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73

The answer is: yes. There is actually more than one package to do that: chemfig ochem streeTeX XyMTeX ConTeXt's PPCHTeX I have used all but XyMTeX and PPCHTeX myself but nowadays only use chemfig any more. XyMTeX is in my opinion far from being intuitive so I never bothered learning it. It also is not regularly updated to CTAN and not part of TeX Live. ...


21

For the purpose of rational comparison, more and updated information on XyMTeX would be desirable, because the example shown in the preceding answer has been drawn by the plain mode of XyMTeX (providing slightly poor printing quality within the picture enviroment of LaTeX) and because the comment on the availability of XyMTeX would provide readers with ...


19

The following examples uses that the tikz code for the arc uses a center node named arccenter. The tikz option argument for the \draw command of the arc can be used with option late options to put a label in the center: \documentclass{article} \usepackage{chemfig} \begin{document} \chemfig{ N**[0,-144,dash pattern=on 2pt off 2pt, late options={...


19

The length of the arm is set by a number after the angle of the arm: :angle,length. I used 0.6 for you. The style of the dots can be changed with the fourth argument of \setlewis. I didn't find a "pretty" way of changing the font color, so I just used \textcolor :P The font size can be changed by changing the \printatom macro, inserting the font size ...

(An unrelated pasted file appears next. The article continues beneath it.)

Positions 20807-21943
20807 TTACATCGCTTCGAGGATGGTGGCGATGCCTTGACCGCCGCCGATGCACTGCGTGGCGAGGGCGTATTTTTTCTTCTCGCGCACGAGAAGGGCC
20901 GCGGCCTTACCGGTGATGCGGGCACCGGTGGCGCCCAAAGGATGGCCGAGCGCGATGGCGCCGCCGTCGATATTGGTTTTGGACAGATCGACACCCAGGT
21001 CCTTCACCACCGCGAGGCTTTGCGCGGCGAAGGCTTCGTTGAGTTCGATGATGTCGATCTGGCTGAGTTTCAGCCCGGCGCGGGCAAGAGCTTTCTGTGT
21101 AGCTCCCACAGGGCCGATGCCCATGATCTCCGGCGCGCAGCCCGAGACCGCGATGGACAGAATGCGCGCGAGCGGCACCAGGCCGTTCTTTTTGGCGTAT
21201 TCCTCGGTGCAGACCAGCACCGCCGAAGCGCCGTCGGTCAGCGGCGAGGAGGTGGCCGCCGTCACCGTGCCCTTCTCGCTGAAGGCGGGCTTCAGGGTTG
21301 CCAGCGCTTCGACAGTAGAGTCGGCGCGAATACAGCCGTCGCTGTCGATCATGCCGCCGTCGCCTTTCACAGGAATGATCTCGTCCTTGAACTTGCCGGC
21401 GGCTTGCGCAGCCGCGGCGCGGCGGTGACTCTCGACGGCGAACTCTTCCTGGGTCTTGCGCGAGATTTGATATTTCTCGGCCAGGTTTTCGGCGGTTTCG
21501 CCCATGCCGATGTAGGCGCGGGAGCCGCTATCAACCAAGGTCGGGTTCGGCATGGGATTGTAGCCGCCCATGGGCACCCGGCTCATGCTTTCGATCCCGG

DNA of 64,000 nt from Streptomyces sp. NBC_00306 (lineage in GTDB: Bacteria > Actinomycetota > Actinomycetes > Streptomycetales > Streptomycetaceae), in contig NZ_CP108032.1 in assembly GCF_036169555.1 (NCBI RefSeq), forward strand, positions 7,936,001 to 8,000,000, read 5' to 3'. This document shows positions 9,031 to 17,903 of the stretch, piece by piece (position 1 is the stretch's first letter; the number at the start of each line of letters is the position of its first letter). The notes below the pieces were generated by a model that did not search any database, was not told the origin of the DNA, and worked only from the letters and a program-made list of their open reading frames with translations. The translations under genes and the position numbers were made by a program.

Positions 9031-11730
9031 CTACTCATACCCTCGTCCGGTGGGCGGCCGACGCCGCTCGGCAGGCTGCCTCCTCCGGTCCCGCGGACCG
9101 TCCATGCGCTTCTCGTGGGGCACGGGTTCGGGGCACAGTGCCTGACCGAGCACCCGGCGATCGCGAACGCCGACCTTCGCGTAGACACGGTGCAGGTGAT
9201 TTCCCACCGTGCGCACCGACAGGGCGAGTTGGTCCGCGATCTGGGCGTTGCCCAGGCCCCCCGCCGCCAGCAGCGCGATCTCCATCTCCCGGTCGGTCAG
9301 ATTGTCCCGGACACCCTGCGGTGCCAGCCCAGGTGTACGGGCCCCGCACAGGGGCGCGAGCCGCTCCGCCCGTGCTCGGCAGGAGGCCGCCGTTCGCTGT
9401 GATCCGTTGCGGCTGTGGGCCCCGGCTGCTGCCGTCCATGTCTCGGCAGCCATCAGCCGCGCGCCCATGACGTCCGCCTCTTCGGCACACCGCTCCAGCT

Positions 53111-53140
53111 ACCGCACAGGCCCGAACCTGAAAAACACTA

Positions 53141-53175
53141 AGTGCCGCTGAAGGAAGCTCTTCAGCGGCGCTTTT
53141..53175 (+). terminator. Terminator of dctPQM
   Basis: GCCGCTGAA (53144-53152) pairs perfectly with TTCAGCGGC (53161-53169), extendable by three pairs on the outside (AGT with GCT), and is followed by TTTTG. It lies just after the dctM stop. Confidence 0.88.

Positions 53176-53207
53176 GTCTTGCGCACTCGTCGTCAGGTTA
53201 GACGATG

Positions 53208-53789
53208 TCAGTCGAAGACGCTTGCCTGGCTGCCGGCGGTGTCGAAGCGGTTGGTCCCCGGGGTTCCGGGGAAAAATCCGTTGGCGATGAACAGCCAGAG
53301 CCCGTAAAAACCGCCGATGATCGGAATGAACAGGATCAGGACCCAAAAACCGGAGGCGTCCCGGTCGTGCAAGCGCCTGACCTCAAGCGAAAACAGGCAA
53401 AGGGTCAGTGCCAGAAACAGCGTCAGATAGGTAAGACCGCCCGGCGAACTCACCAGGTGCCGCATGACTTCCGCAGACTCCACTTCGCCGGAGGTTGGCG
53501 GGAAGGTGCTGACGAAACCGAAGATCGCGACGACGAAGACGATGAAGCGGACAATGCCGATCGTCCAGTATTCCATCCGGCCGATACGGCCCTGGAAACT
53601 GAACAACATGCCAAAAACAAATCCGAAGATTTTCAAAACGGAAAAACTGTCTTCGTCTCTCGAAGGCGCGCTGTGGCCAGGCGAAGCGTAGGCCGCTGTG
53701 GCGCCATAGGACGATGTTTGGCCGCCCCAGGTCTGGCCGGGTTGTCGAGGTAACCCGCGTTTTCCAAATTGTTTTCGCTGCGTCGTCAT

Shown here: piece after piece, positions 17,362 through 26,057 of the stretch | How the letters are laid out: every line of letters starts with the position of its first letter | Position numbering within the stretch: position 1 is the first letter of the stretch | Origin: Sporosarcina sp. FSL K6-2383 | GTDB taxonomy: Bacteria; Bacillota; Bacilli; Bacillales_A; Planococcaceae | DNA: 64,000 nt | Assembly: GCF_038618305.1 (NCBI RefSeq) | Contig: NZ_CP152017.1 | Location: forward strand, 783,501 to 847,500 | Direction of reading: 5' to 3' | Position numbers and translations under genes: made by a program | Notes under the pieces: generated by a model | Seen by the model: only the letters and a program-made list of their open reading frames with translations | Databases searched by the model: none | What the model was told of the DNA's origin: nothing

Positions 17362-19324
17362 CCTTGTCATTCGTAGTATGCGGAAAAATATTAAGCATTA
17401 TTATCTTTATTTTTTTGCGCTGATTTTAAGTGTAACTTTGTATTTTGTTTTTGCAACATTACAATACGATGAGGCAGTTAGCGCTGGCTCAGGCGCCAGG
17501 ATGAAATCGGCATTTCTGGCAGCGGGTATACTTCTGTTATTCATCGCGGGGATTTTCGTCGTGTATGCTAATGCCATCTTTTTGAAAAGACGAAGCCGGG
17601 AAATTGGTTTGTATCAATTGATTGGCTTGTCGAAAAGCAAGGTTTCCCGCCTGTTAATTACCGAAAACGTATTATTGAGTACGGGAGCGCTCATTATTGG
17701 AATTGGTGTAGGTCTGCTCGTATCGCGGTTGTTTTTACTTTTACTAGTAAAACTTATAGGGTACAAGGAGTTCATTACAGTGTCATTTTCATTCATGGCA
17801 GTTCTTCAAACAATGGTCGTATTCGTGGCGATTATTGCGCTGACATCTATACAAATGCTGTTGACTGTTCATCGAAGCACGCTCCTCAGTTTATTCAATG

17

This answer was provided to me by Christian Tellechea in private correspondence; I post it here for the benefit of other people who may be interested. \documentclass{minimal} \usepackage{chemfig,xstring} \makeatletter % "\derivesubmol" defines the new #1 submol, obtained by replacing all the % occurrences of "#3" by "#4" in the code of #2 submol % ...


17

Here are a different versions using different chemistry packages. Which one you want to use is up to you... chemfig, provides \startscheme, \stopscheme, \chemfig, \lewis, \Lewis, \chemname ... ; mhchem, provides \ce{}; chemformula, provides \ch{} with the !(<below>)(<formula>) syntax and \chlewis; elements, provides \elconf and \writeelconf. \...


16

I introduce \lewis with 7 arguments, and I apologize that I don't know the precise naming conventions for chemistry. (EDITED to specify valence in only one place). Arguments: #1 Core atom #2 Top electrons #3 Right electrons #4 bottom electrons #5 left electrons #6 valence #7 inner electron shells \documentclass{article} \usepackage{stackengine} \...


16

Here are the fish you wanted, that I caught with texdoc chemfig. \documentclass{article} \usepackage{chemfig} \begin{document} \setatomsep{2em} \setdoublesep{.3em} \renewcommand*\printatom[1]{\ensuremath{\mathsf{#1}}} \chemfig[line width=1pt] { HO-*6(-=-(-(-[::90]CH_3)(-[::-90]CH_3)-*6(-=-(-OH)=-=))=-=) } \end{document} Now your turn to fetch the cane.


14

Pershaps, the chemfig package may help you though it relies on tikz? Here is the first reaction: \documentclass{minimal} \usepackage{chemfig} \begin{document} text before \schemestart \setlewis{4pt}{}{red}\Lewis{0:,\chemfig{@{a}\textcolor{red}{A}}}\hskip4pt\chemfig{@{b}\textcolor{black!40!green}{B}}% \arrow \Lewis{0.,A}% \+\Lewis{4.,B}% \...


14